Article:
Someone who is in a football team that is being trained by Jay outlined some of the stuff they do - again - pretty much the stuff he normally does --> altitude drops, rebound benches, iso holds up to 7mins! etc
One method I remeber being - staticly holding various exercises for time
hold 5sec rest 5sec, hold 10 rest 5sec, hold 15, rest 5sec, and so on to 40 seconds.
His methods mostly involves absorbing force and creating greater force with drops/catches and plyos etc and combo of iso holds and explosive movements within a single "giant" set.

I've been slowly incoporating some of his methods and exercises into my training, and inventing a few of my own with the same ideas in mind :slightly_smiling:
Off course you should have a basic understanding why things are done the way they are so you can slot them into the right place in the training cycle.

Rick -
I'm using a Fuji F601 digital camera, it records up to 640x480 15fps up to the memory card's capacity. All the latter Fuji mid end digital cameras are excellent for video. The M603 is best for video, it does 640x480 30fps. As is the F700, but M603 is made for video work, but also does your regular digicam still duties as well. So they are basicly digital cameras that have excellent video capabilities. Pretty small too. Dedicated video cameras do have other stuff like image stabilisation that help when you have the camera in the hand, but mine always sits on things so that is not a biggie.
Also the videos do have quite a bit of compression, detail isn't that high. So you win some and lose some. But they serve my needs

I do have to edit the raw footage however. They can be a bit too dark or green if the lighting is funny, so they need to be brightened up sometimes and have the green removed.


i just wanted to point something out that i saw (and if you disagree that's cool). it looks to me like you get your feet to wide when you receive the bar on the hang cleans. from what i've seen you want to catch the bar with the feet the same width as on a full clean; you just don't dip as far (obviously).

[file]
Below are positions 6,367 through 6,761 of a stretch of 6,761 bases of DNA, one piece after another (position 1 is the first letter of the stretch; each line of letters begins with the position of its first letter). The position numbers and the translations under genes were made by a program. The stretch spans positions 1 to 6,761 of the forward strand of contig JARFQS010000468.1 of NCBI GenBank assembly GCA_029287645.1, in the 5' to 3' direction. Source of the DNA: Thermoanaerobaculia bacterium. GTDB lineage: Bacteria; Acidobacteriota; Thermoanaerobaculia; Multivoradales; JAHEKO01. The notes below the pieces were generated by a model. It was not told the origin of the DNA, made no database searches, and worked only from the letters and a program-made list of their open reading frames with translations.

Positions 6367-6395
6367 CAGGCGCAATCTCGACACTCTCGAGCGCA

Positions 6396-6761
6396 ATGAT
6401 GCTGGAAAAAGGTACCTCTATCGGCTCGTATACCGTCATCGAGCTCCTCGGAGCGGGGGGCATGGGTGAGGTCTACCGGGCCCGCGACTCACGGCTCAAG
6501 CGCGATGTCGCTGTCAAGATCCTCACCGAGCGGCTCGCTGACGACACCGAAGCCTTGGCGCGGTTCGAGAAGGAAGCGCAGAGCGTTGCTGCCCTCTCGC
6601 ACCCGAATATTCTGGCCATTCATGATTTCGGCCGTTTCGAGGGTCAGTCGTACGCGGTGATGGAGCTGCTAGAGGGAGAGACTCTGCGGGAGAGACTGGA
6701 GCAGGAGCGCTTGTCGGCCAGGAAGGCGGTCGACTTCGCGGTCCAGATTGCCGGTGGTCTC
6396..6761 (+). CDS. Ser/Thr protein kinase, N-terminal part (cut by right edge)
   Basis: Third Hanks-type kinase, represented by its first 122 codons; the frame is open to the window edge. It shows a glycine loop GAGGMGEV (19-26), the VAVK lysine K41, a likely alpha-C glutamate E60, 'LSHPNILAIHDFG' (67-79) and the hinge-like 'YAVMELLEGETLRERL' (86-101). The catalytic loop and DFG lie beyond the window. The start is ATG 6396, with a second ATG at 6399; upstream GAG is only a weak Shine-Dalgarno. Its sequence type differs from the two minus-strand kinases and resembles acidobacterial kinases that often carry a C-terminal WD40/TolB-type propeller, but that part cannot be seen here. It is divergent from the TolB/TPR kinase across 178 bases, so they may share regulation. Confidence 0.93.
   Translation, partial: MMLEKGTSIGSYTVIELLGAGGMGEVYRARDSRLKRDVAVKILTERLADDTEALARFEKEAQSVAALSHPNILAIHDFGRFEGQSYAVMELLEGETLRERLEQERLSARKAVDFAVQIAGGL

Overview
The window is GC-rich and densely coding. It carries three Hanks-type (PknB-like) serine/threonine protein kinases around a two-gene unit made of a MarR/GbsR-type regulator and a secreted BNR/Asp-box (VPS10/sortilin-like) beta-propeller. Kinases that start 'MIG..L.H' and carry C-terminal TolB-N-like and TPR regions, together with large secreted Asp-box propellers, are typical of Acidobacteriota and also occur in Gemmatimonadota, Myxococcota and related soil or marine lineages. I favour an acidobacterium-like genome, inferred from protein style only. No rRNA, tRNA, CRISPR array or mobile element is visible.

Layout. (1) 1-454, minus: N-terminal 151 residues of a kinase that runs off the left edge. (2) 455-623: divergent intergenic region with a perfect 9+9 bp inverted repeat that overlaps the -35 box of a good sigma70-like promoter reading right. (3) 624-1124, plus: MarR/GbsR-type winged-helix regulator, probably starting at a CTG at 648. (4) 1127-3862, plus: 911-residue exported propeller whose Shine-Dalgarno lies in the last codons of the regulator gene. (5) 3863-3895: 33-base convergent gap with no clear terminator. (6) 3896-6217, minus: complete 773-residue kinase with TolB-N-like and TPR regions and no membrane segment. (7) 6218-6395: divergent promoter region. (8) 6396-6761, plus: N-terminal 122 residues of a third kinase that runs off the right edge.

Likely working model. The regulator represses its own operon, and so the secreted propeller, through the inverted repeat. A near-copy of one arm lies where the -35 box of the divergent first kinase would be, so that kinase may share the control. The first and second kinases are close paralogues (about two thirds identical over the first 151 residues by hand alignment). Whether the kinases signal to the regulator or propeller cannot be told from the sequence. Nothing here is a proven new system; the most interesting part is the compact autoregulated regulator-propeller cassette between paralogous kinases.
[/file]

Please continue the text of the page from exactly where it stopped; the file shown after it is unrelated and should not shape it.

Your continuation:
Colin - you're splitting your feet too wide, much wider than you would split if you were doing full cleans. I think the use of slow eccentrics has its place and can be a novel stimulus that in some cases helps to break through plateaus. Good for you for incorporating them into your training.


Excentrics are great for causing hyperplasia (adding new muscle cells)especially if you do them with the proper intensity and volume. Plyometrics on the other hand build explosive strength as well as using the natural elasticity of the muscle to add more explosive force. I think the two work well together - this is the type of training I use in general, but I alternate between periods of intensive plyometrics / PNF stretching and weight training. Right now I'm in an off eason of sorts, so I'm doing pretty much waht Cool's doing...


Hey guys, that's how wide I split when I do a squat clean! :slight_smile:
It really isn't that wide. Maybe looks wider due to the angle?

about 21-22 inches from heel to heel

Hmm damn legs blew up a bit from that session, As if they weren't big enough already...let's hope it translates to extra pounds on the bar.


Well I found my flexibility improved from these slow eccentric paused squats - hammie and hips

and CT backs me up :slight_smile:

quoting CT

Christian Thibaudeau
11:24 PM

Definetly! During very long isometrics (we're talking up to 240 seconds here! But generally in the 60-180 seconds range) the blood flow to the muscle is significantly halted. However, once you relax said muscles there is what is known as reactive hyperhemia: a prodigious increase in blood flow to the muscle. This will greatly help with muscle recovery.

Tony Schwartz, Tom Myslinski and I have been working on a training technique combining very long duration isometrics/eccentric actions in the stretched position to increase flexibility, muscle mass and recovery capacities at the same time! The method will be described in my upcoming pdf book

bling bling


CoolColJ, I see you've been thriving off that post of CT's big time with the post you also did at the Charlie Francis forums!

Somehow, I think you already have that quote on paper and in glass casing o_O


Proof will be in the pudding, bench is rising every so steadily :slightly_smiling: